Thoughts on IBM Think and Cybersecurity

I just got back from attending IBM Think in San Francisco. Though it was a quick trip across the country, I was inundated with IBM’s vision, covering topics from A (i.e., artificial intelligence) to Z (i.e., System Z) and everything in between. 

Despite the wide-ranging discussion, IBM’s main focus was on three areas: 1) Hybrid cloud, 2) Advanced analytics, and 3) Security. For example, IBM’s hybrid cloud discussion centered on digital transformation and leaned heavily on its Red Hat acquisition, while advanced analytics included artificial intelligence, cognitive computing (Watson), neural networks, etc. To demonstrate its capabilities in these areas, IBM paraded out customers like Geico, Hyundai Credit Corporation, and Santander Bank, who are betting on IBM for game-changing digital transformation projects.

Topics: SOAPA Cybersecurity

Lenovo Takes the Worry Out of IT with Its TruScale Service

Today, Lenovo announced Lenovo TruScale, a new IT subscription service with a wealth of benefits for businesses seeking to offload the complexity of IT, thereby freeing resources to focus on higher-value activities. In other words, Lenovo takes care of the day-to-day minutia, and IT can free up the resources to focus on maximizing the value of their data and competing in the newly proclaimed digital economy.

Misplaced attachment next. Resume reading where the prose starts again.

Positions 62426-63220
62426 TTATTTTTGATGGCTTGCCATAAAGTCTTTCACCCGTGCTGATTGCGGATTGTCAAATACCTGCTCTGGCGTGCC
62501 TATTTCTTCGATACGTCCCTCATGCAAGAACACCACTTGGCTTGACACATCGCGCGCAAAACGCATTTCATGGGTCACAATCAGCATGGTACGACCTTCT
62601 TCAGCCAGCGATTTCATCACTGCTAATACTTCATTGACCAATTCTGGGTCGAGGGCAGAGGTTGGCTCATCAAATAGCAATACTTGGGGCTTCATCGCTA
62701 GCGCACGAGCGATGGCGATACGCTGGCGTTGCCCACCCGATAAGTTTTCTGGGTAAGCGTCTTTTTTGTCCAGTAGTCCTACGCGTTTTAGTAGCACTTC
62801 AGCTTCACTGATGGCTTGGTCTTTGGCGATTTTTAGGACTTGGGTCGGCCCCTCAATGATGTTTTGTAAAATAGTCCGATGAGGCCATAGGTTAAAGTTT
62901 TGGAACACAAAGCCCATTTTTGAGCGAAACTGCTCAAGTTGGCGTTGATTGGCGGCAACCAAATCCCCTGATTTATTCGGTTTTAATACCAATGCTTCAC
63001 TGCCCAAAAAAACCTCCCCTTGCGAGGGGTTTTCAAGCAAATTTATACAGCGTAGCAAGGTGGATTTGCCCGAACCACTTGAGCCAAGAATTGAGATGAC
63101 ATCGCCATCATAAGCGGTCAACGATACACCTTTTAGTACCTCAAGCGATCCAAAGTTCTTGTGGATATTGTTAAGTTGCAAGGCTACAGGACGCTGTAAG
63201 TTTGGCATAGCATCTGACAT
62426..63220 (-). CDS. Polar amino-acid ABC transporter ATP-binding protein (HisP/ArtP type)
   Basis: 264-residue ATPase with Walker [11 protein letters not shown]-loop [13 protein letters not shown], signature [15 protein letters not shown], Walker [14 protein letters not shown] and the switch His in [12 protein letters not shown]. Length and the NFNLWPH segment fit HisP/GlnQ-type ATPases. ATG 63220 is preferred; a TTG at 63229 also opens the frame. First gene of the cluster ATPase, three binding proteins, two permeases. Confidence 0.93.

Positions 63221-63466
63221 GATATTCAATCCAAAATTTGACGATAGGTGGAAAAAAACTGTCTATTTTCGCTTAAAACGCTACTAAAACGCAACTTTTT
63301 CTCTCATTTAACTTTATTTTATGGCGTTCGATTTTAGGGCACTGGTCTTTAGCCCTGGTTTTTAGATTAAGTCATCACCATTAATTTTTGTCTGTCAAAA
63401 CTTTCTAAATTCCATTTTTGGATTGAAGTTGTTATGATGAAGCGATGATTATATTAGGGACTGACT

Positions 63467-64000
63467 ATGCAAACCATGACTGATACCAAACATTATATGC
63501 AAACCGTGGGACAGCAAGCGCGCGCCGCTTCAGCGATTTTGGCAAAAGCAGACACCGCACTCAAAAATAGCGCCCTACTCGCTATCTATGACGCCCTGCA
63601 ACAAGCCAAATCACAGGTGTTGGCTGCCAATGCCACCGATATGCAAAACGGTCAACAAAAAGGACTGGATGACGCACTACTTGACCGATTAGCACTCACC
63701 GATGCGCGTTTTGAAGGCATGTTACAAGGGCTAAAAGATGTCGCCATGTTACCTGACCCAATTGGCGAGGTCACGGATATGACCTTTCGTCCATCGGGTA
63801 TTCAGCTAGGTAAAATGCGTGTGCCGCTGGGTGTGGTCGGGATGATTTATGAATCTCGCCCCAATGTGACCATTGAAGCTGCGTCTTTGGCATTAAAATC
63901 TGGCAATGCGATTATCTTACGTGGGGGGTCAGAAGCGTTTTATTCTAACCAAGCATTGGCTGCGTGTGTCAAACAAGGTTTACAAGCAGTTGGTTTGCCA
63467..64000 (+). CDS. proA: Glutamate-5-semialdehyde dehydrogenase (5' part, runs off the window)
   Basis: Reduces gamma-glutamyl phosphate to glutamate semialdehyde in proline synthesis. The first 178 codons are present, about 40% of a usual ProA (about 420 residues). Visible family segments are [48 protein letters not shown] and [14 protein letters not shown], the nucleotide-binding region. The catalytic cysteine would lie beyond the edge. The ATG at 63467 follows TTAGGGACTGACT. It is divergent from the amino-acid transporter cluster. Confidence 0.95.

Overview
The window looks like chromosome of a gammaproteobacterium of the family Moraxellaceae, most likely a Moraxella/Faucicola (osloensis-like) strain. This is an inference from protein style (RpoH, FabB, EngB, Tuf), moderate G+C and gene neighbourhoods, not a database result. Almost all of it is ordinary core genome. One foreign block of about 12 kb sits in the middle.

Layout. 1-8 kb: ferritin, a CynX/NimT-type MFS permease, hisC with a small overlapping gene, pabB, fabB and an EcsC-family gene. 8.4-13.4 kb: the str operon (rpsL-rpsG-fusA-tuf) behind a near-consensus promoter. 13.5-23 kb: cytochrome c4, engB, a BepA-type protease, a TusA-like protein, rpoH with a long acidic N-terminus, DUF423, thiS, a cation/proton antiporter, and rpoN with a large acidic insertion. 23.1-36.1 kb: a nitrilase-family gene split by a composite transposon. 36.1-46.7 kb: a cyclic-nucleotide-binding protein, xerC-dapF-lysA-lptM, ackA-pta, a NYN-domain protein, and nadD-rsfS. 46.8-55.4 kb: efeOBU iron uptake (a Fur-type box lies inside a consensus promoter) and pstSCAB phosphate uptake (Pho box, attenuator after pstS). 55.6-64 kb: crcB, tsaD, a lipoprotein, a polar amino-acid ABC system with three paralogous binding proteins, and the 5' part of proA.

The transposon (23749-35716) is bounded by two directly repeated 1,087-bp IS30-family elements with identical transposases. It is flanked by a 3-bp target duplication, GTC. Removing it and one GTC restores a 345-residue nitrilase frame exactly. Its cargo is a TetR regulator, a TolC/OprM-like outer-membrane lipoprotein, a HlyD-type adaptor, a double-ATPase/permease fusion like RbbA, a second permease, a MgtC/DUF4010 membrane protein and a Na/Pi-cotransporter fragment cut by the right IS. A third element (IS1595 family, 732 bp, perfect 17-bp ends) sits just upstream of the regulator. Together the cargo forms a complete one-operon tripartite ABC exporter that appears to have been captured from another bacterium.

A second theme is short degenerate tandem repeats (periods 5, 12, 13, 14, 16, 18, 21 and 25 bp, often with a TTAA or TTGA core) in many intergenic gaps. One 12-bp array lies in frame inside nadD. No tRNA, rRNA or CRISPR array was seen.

Topics: Storage

Carbonite Buys Webroot – Why You Should Care

Cloud data protection player Carbonite just agreed to acquire cloud endpoint security player Webroot for $618M in cash.

My first immediate concern is that I’ve seen this before. Symantec bought Veritas – same logic: marry endpoint security with data protection – because that makes sense – except it didn’t work. It failed spectacularly.

Having said that, times are different, so I won’t immediately write it off. But I do have big concerns.

Topics: Cybersecurity Data Protection

Cyber Risk Management Disconnect Between Business and Security

A few years ago, cybersecurity professionals often lamented that executives didn’t want good security, they wanted “good enough” security. This axiom reflected that many CEOs equated cybersecurity with regulatory compliance. If the CISO could check all the right PCI, HIPAA, or SOX boxes, cybersecurity concerns were taken care of.

The “good enough” security attitude was an aversion for the cybersecurity crowd. CISOs who wanted to adequately protect corporate assets longed for a time when business executives would truly appreciate cyber risk and would be willing to participate and fund cyber risk management efforts adequately.

Topics: Cybersecurity

Be Prepared

Cybersecurity services are at an inflection point, where they are no longer "nice to have" but "must have" for security teams. Migration to digital and cloud-driven architectures, continued lack of resources, and rapid growth of breaches escalate the need for an objective service partner. Admittedly, I’m a services wonk, and see all markets through the lens of services, but it’s obvious that complexity and overwhelm abound as a myriad of new security solutions confuse the market annually at conferences. (Speculation about this year’s RSA “theme” is rife on LinkedIn.) Security teams are challenged to manage security effectively, and to negotiate business against risk. The evolution of this market necessitates services that drive assessment and rationalization of existing security programs rather than adoption of new technologies. It also demands preparedness.

Topics: Cybersecurity